The port-to-UPC number mapping can be retrieved with the command show hardware internal gatos all-ports or show hardware internal carmel all-ports, for the Cisco Nexus 5000 or Nexus 5500 Series, respectively.

Cisco Nexus 5000 port mapping follows:

On the Cisco Nexus 5000 Series, each UPC ASIC has four 10 Gigabit Ethernet server-facing ports. To look at the mapping of physical ports to UPC ASIC ports, use the command show hardware internal gatos all-ports.

An example follows:

5020# show hardware internal gatos all-ports

Gatos Port Info:

name |log| gat| mac|flag|adm|opr|c:m:s:l|ipt|fab|xgat|xpt|if_index|diag
-------+---+---+---+----+---+---+-------+---+---+----+---+--------+----
xgb1/8 |7 |0 |0 |b7 |en |up |0:0:0:f|0 |55 |0 |2 |1d007000|pass
xgb1/7 |6 |0 |1 |b7 |dis|dn |0:1:1:f|1 |54 |0 |0 |1d006000|pass
xgb1/3 |2 |0 |2 |b7 |en |up |1:2:2:f|2 |56 |0 |4 |1d002000|pass
xgb1/4 |3 |0 |3 |b7 |en |up |1:3:3:f|3 |57 |0 |6 |1d003000|pass
xgb1/16|15 |1 |0 |b7 |en |up |0:0:0:f|0 |50 |1 |2 |1d00f000|pass
xgb1/15|14 |1 |1 |b7 |en |up |0:1:1:f|1 |51 |1 |0 |1d00e000|pass
xgb1/11|10 |1 |2 |b7 |en |up |1:2:2:f|2 |53 |1 |4 |1d00a000|pass
xgb1/12|11 |1 |3 |b7 |en |up |1:3:3:f|3 |52 |1 |6 |1d00b000|pass
<snip>

The left column identifies the Ethernet interface identifier xgb1/8 = e1/8. Columns thee and four reflect the UPC (Gatos) ASIC and port that are tied to the physical Ethernet port.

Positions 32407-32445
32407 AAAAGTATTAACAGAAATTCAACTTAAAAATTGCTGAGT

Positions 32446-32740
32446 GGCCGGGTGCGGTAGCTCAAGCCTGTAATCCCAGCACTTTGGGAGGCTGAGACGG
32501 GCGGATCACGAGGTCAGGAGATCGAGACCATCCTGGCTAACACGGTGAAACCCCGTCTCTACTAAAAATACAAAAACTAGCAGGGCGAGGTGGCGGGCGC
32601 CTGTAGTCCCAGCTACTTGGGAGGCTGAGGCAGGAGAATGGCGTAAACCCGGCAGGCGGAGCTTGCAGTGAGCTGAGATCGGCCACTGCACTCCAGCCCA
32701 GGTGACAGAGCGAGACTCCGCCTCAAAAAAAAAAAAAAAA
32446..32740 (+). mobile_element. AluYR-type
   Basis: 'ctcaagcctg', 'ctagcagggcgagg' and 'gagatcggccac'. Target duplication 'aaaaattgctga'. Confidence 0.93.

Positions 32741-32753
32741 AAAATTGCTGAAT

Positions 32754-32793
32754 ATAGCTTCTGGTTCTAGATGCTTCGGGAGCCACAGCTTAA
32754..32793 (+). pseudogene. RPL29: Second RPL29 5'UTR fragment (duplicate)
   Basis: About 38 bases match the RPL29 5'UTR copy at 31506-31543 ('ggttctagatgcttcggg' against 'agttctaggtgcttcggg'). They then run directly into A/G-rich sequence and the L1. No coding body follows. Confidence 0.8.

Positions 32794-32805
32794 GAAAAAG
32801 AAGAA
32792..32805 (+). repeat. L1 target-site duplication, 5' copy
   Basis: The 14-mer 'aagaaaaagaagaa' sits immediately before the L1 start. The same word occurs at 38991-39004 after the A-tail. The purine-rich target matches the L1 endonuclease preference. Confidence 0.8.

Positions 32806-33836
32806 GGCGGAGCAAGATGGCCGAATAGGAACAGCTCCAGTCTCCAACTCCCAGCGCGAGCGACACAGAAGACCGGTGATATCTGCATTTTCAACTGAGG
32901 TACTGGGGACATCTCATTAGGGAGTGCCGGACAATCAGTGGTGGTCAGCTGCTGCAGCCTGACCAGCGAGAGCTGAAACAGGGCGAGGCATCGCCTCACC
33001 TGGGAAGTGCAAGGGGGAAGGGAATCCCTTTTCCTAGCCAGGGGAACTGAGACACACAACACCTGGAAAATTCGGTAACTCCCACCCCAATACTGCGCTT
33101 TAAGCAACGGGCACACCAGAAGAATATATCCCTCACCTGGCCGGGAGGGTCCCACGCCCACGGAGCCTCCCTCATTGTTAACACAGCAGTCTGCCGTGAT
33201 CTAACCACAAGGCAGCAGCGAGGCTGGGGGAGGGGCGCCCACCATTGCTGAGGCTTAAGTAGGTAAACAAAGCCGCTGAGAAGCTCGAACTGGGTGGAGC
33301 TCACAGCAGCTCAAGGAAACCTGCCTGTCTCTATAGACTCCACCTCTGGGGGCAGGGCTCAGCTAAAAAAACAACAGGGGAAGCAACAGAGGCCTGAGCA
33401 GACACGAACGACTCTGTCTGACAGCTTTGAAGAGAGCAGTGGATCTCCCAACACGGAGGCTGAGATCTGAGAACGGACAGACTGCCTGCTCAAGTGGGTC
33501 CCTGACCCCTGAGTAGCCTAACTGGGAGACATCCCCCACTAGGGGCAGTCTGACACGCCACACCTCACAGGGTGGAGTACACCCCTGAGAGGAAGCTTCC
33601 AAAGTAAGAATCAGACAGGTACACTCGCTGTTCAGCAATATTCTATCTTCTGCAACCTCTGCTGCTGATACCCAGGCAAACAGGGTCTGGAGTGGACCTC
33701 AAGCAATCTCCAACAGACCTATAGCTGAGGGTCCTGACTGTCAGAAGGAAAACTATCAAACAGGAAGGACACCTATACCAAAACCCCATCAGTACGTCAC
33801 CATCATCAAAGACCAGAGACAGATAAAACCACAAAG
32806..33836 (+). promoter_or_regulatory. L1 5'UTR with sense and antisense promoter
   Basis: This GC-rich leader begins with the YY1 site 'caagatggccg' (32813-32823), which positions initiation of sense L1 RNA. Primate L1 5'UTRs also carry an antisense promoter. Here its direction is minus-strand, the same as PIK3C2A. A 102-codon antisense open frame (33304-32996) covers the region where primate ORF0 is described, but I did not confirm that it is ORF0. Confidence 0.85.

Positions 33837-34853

An example follows:

Gatos Port Info:

name |log| gat| mac|flag|adm|opr|c:m:s:l|ipt|fab|xgat|xpt|if_index|diag
-------+---+---+---+----+---+---+-------+---+---+----+---+--------+----
xgb1/8 |7 |0 |0 |b7 |en |up |0:0:0:f|0 |55 |0 |2 |1d007000|pass
xgb1/8 gat 0 mac 0 would tell you that interface e1/8 maps to gatos 0 port 0 and so on.

Cisco Nexus 5500 port mapping follows:

On the Cisco Nexus 5000 Series, each UPC ASIC has eight 10 Gigabit Ethernet server-facing ports. To look at the mapping of physical ports to UPC ASIC ports, use the command show hardware internal carmel all-ports.

An example follows:

5548# sh hardware internal carmel all-ports

Carmel Port Info:

name |log| car| mac|flag|adm|opr|m:s:l|ipt|fab|xcar|xpt|if_index|diag|ucVer
-------+---+---+---+----+---+---+-----+---+---+----+---+--------+----+-----